King Leo Bar
If you have been in the Quarter Horse business in Canada for very long, you're probably wondering what more could be said about King Leo Bar; the most written about and talked about Quarter Horse that has ever made his career in Canada. Most every sale catalog across western Canada has one of his descendants and makes reference to his show and sire record. With this article I want to focus more on those descendants. I was always impressed with how many good King Leo Bar bred horses there were out there, but when researching this I was truly surprised at the number of excellent producers he sired.
On the track, King Leo Bar had a Speed Index of 95. In the show ring he earned his AQHA Championship, the first Canadian-owned horse to do so. This was no small accomplishment, but not surprising since he cost $45,000.00 U.S. In the 40 years since he was brought up from Idaho, I wonder how many of the hundreds and hundreds of studs brought to Canada have cost more?
King Leo Bar dominated as a sire as well, with his foals earning 2405 points, 9 AQHA Championships and close to $11,000.00 on the track. It's important to stress that this was done with only 9 foal crops totaling 177 foals. King Leo Bar died when he was just eleven years old. At the time of his death he was The Leading Sire of Performance Contest winners in the World, as well as, a leading Halter sire and sire of Performance ROM earners. Some of the other leading sires of the time included Poco Bueno, Poco Pine, Sugar Bars, etc. All were considered to be Legends. Had he not died in the prime of his breeding career he would probably still be on the All Time Leading Sires list for AQHA Champions. One out of every 20 of his foals earned that honor; a far better ratio than most of the studs on that list.
No son of King Leo Bar was able to match his father's success as a sire, but studs like Kilobar, Saleo Cody, Waspy King Bar, Bar Five King, Kilo Bar Wasp, Kilo Jack, Ja Bar Leo Bar, Quadrant, Badger Kilobar and others had a positive and lasting impact on the industry. As an example, the sire record for:
The numbers for these three studs won't get them near a leading sires list, but they were, along with some of the other sons mentioned, some of the most prominent and popular studs in the area during their time. Just think of how many studs around you now, that have even sired a point earner. Like King Leo Bar their foals showed well when given the opportunity and they also produced well. For example:
It's an understatement to say King Leo Bar daughters were great producers in quality and in quantity. Eighty-nine mares produced 758 foals. That's an amazing average of over 8.5 foals per mare, many of which spent a lot of time on the show circuit. Of these foals, 163 found their way to the race track, show ring or cutting pen.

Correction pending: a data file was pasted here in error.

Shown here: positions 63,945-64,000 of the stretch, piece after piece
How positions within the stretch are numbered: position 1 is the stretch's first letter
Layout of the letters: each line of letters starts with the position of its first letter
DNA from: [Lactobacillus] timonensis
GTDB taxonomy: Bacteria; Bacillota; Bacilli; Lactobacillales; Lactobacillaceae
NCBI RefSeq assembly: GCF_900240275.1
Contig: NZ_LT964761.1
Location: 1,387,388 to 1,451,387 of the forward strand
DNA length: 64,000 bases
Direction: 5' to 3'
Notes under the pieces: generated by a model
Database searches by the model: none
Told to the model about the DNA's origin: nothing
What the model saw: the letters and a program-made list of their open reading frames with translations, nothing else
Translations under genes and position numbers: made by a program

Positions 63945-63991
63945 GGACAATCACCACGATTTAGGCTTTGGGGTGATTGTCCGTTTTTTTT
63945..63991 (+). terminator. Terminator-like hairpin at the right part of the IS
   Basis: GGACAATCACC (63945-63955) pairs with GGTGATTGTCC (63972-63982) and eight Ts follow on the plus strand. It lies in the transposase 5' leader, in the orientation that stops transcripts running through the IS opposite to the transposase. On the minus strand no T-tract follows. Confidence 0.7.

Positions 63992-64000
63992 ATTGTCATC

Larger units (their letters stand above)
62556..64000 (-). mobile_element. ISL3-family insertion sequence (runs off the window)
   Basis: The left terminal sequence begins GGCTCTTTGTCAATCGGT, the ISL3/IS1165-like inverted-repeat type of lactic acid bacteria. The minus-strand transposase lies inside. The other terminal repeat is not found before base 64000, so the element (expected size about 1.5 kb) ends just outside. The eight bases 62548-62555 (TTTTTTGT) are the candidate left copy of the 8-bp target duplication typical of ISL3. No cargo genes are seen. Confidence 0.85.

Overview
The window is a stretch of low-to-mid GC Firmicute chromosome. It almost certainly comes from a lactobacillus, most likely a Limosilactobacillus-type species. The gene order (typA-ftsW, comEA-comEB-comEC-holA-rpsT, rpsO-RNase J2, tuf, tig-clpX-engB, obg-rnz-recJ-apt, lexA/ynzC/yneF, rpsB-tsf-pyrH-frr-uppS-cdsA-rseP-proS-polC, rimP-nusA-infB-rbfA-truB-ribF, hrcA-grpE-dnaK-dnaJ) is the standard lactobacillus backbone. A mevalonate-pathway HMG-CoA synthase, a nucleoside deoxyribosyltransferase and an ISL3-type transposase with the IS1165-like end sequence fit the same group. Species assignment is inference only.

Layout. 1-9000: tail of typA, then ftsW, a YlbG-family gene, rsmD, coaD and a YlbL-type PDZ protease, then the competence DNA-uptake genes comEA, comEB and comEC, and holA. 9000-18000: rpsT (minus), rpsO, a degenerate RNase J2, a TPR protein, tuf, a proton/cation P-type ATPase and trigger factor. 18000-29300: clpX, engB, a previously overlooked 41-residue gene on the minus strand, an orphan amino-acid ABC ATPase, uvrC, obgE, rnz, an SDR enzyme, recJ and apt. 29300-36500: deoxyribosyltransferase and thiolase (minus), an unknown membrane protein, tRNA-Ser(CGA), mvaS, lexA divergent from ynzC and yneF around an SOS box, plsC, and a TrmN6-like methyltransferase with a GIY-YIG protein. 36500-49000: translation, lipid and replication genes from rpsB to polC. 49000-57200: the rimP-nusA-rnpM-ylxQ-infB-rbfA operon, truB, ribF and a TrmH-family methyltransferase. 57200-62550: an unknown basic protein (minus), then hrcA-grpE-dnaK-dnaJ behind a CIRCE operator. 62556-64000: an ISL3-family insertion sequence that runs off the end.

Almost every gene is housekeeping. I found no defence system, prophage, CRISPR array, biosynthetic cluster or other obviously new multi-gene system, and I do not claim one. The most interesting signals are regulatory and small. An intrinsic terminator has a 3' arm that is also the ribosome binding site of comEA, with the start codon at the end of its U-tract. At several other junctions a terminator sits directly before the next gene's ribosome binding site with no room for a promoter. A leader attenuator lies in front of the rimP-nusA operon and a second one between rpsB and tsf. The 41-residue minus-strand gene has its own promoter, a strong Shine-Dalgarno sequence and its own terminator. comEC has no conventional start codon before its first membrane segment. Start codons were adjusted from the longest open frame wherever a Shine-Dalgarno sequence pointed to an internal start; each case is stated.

On the track, King Leo Bar daughters' foals earned over $30,000.00 and 14 ROM's while breaking 7 track records, from mares like:
In the show ring, 85 performers earned 2982 points. Some of the more notable producers included:
In the cutting pen is where these foals had their greatest success. Forty-one foals earned an astonishing $473,573.98 from mares such as:
Of the 89 mares that had foals, 66 of them produced performers. It's incredible to think that over a period of 30 years and at least that many fads and styles, people have continually felt that foals from these mares were worth investing in. You could have gone from raising race horses, to show horses, to cutters and went through a multitude of bloodlines to stay competitive, but kept your King Leo Bar mares.
King Leo Bar was one of the first from what some have called the magic cross of King, Leo and Three Bars, It would be more magical, if you crossed poor horses and got a good one. However, it still gives those, particularly in Alberta, a head start on the cross that would later shape the industry. The disposition and cow sense of the King line, along with the balance of the Three Bars line.
As mentioned earlier, I knew he had a major influence, but I honestly thought a lot of it had to do with promotion, hype, and just the plain fact he was the first high profile horse in Alberta. No amount of promotion could produce the legacy he left, with so many top producing mares and quality siring sons and a bloodline that is still in demand over 30 years after he died.
King Leo Bar is a true legend and a horse that should be in the AQHA Hall of Fame.
CONTRIBUTOR: Jim Keith, Box 57, Byemore, Alberta, Canada T0J 0L0. Telephone: (403)579-3976. Email: firstname.lastname@example.org
Jim & Gwen maintain a small band of top quality broodmares and stand a promising young son of Peppy Badger Chex.
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